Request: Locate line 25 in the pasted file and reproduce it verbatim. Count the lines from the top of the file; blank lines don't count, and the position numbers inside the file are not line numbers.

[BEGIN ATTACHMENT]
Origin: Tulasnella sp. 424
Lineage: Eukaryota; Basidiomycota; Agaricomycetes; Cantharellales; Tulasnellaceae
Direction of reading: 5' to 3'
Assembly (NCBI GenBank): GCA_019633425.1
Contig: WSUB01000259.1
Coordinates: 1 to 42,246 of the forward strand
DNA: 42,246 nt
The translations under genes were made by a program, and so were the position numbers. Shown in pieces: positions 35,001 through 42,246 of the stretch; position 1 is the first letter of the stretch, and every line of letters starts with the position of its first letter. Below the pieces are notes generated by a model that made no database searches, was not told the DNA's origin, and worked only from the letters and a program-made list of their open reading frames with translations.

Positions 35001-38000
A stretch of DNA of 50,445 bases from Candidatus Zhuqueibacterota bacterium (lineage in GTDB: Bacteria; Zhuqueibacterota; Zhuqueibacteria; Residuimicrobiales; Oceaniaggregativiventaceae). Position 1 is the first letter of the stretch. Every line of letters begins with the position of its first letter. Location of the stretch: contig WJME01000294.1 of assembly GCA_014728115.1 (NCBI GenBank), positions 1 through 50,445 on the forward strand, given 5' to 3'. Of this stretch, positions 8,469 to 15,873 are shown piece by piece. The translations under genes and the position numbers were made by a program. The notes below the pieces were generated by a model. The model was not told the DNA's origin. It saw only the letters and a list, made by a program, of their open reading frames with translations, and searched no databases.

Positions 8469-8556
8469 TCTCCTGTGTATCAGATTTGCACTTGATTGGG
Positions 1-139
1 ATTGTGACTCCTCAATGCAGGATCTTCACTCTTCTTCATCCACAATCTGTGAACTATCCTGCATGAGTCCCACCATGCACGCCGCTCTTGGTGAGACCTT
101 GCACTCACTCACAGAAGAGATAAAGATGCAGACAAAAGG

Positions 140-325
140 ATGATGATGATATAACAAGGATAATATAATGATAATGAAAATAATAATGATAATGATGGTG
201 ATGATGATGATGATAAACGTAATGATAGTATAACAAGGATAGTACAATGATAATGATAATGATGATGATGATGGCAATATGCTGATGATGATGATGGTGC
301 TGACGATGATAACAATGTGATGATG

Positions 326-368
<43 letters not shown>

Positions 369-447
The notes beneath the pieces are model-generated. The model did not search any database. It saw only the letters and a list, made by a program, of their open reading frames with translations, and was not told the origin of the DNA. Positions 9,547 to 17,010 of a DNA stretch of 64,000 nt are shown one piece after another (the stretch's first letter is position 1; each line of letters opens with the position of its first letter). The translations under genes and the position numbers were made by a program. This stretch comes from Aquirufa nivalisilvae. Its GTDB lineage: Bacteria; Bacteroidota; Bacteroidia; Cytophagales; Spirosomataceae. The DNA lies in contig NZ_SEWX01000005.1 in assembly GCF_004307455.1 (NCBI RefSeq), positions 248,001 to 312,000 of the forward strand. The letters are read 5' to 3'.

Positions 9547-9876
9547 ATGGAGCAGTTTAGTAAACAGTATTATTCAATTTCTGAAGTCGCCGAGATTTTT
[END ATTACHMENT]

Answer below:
9547 ATGGAGCAGTTTAGTAAACAGTATTATTCAATTTCTGAAGTCGCCGAGATTTTT